HydrastineHemostatic, astringentHydrastis canadensis (goldenseal)
HyoscyamineAnticholinergicHyoscyamus niger (black henbane, stinking nightshade, henpin)
IrinotecanAnticancer, antitumor agentCamptotheca acuminata
Kaibic acudAscaricideDigenea simplex (wireweed)
KawainTranquilizerPiper methysticum (kava kava)
KheltinBronchodilatorAmmi visaga
Lanatosides A, B, CCardiotonicDigitalis lanata (Grecian foxglove, woolly foxglove)
LapacholAnticancer, antitumorTabebuia species (trumpet tree)
a-LobelineSmoking deterrant, respiratory stimulantLobelia inflata (Indian tobacco)
MentholRubefacientMentha species (mint)
Methyl salicylateRubefacientGaultheria procumbens (wintergreen)
MonocrotalineTopical antitumor agentCrotalaria sessiliflora
MorphineAnalgesicPapaver somniferum (poppy)
NeoandrographolideTreatment of dysenteryAndrographis paniculata
NicotineInsecticideNicotiana tabacum (tobacco)
Nordihydroguaiaretic acidAntioxidantLarrea divaricata (creosote bush)
NoscapineAntitussivePapaver somniferum (poppy)
OuabainCardiotonicStrophanthus gratus (ouabain tree)
PachycarpineOxytocicSophora pschycarpa
PalmatineAntipyretic, detoxicantCoptis japonica (Chinese goldenthread, goldthread, Huang-Lia)
PapainProteolytic, mucolyticCarica papaya (papaya)
PapavarineSmooth muscle relaxantPapaver somniferum (opium poppy, common poppy)
PhyllodulcinSweetenerHydrangea macrophylla (bigleaf hydrangea, French hydrangea)
PhysostigmineCholinesterase inhibitorPhysostigma venenosum (Calabar bean)
PicrotoxinAnalepticAnamirta cocculus (fish berry)
PilocarpineParasympathomimeticPilocarpus jaborandi (jaborandi, Indian hemp)
PinitolExpectorantSeveral plants (e.g., bougainvillea)
PodophyllotoxinAntitumor, anticancer agentPodophyllum peltatum (mayapple)
Protoveratrines A, BAntihypertensivesVeratrum album (white false hellebore)
PseudoephredrineSympathomimeticEphedra sinica (ephedra, ma huang)
nor-pseudoephedrineSympathomimeticEphedra sinica (ephedra, ma huang)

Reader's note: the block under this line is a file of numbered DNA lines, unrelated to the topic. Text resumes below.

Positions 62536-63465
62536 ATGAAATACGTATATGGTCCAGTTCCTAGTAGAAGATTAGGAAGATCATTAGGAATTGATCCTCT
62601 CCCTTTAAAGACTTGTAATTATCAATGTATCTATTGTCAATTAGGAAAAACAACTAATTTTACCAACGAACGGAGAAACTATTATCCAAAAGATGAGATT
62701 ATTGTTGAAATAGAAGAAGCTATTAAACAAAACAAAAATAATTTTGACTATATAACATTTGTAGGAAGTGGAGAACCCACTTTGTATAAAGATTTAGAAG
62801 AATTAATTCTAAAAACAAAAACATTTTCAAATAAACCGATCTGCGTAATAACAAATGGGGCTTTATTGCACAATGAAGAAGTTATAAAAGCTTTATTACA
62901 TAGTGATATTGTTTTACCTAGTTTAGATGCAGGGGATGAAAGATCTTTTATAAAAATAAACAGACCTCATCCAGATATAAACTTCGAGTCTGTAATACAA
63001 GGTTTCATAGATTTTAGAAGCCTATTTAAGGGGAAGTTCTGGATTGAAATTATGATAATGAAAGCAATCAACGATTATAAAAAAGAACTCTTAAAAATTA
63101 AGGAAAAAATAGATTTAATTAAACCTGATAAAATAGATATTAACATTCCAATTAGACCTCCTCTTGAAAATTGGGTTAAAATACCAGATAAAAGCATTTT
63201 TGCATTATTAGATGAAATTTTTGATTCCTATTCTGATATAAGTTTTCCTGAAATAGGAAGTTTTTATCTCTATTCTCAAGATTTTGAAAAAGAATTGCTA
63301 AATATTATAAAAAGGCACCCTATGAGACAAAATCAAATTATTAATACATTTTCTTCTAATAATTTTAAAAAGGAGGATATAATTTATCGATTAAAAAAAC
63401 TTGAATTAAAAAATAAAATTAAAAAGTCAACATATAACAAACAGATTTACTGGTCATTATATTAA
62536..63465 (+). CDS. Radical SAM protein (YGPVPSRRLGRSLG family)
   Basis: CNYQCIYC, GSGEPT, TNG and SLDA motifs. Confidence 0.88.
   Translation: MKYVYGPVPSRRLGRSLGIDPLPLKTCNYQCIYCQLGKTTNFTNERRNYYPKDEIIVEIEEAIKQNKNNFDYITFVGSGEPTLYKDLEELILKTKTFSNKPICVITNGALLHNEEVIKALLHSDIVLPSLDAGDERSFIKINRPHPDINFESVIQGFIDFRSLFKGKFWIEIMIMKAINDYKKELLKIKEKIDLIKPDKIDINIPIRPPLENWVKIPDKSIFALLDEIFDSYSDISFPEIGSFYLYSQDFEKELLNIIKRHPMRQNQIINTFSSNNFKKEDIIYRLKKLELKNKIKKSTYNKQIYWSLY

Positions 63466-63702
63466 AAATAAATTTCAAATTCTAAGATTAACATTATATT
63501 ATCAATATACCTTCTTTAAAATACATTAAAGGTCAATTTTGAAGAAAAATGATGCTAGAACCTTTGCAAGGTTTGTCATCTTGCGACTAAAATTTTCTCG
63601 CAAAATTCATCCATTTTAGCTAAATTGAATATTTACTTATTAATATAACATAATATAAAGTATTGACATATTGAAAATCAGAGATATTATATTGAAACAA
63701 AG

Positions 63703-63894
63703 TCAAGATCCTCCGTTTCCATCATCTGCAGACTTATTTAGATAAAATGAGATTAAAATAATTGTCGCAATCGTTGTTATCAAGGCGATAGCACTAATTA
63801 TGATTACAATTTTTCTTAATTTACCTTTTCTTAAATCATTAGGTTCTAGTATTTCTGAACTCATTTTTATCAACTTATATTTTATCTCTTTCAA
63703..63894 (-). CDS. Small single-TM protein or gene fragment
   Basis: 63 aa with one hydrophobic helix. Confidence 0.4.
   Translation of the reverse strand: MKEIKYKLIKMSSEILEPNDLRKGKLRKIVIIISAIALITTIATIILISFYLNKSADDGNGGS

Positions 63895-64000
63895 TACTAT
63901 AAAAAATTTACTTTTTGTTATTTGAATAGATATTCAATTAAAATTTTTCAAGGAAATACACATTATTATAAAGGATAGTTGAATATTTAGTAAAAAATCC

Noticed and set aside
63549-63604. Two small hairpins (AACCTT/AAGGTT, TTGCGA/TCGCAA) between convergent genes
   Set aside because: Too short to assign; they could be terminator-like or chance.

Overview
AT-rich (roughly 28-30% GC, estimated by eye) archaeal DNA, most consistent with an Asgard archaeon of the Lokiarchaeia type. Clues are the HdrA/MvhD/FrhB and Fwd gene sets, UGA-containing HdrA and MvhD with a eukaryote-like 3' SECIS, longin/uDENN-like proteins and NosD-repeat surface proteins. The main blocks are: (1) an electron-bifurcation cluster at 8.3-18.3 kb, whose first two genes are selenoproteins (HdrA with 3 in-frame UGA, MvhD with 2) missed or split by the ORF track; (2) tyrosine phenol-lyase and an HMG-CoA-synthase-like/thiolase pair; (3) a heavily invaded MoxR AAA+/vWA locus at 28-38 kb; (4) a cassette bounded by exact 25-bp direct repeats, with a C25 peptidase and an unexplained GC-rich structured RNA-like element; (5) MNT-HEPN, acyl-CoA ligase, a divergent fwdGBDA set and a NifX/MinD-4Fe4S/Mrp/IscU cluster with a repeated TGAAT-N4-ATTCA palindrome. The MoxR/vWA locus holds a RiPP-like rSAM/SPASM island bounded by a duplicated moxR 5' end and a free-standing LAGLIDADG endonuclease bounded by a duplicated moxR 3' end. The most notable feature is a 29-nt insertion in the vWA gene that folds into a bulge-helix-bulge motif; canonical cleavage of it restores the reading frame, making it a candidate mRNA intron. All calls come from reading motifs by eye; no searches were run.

QuinidineAntiarrhythmicCinchona ledgeriana (quinine tree)
QuinineAntimalarial, antipyreticCinchona ledgeriana (quinine tree)
Qulsqualic acidAnthelminticQuisqualis indica (Rangoon creeper, drunken sailor)
RescinnamineAntihypertensive, tranquilizerRauvolfia serpentina
ReserpineAntihypertensive, tranquilizerRauvolfia serpentina
RhomitoxinAntihypertensive, tranquilizerRhododendron molle (rhododendron)
RorifoneAntitussiveRorippa indica
RotenonePiscicide, InsecticideLonchocarpus nicou
RotundineAnalagesic, sedative, traquilizerStephania sinica
RutinTreatment for capillary fragilityCitrus species (e.g., orange, grapefruit)
SalicinAnalgesicSalix alba (white willow)
SanguinarineDental plaque inhibitorSanguinaria canadensis (bloodroot)
SantoninAscaricideArtemisia maritma (wormwood)
Scillarin ACardiotonicUrginea maritima (squill)
ScopolamineSedativeDatura species (e.g., Jimsonweed)
Sennosides A, BLaxativeCassia species (cinnamon)
SilymarinAntihepatotoxicSilybum marianum (milk thistle)
SparteineOxytocicCytisus scoparius (scotch broom)
SteviosideSweetenerStevia rebaudiana (stevia)
StrychnineCNS stimulantStrychnos nux-vomica (poison nut tree)
TaxolAntitumor agentTaxus brevifolia (Pacific yew)
TeniposideAntitumor agentPodophyllum peltatum (mayapple or mandrake)
Tetrahydrocannabinol (THC)Antiemetic, decreases occular tensionCannabis sativa (marijuana)
TetrahydropalmatineAnalgesic, sedative, tranquilizerCorydalis ambigua
TetrandrineAntihypertensiveStephania tetrandra
TheobromineDiuretic, vasodilatorTheobroma cacao (cocoa)
TheophyllineDiuretic, bronchodilatorTheobroma cacao and others (cocoa, tea)
ThymolTopical antifungalThymus vulgaris (thyme)
TopotecanAntitumor, anticancer agentCamptotheca acuminata
TrichosanthinAbortifacientTrichosanthes kirilowii (snake gourd)
TubocurarineSkeletal muscle relaxantChondodendron tomentosum (curare vine)
ValapotriatesSedativeValeriana officinalis (valerian)
VasicineCerebral stimulantVinca minor (periwinkle)
VinblastineAntitumor, Antileukemic agentCatharanthus roseus (Madagascar periwinkle)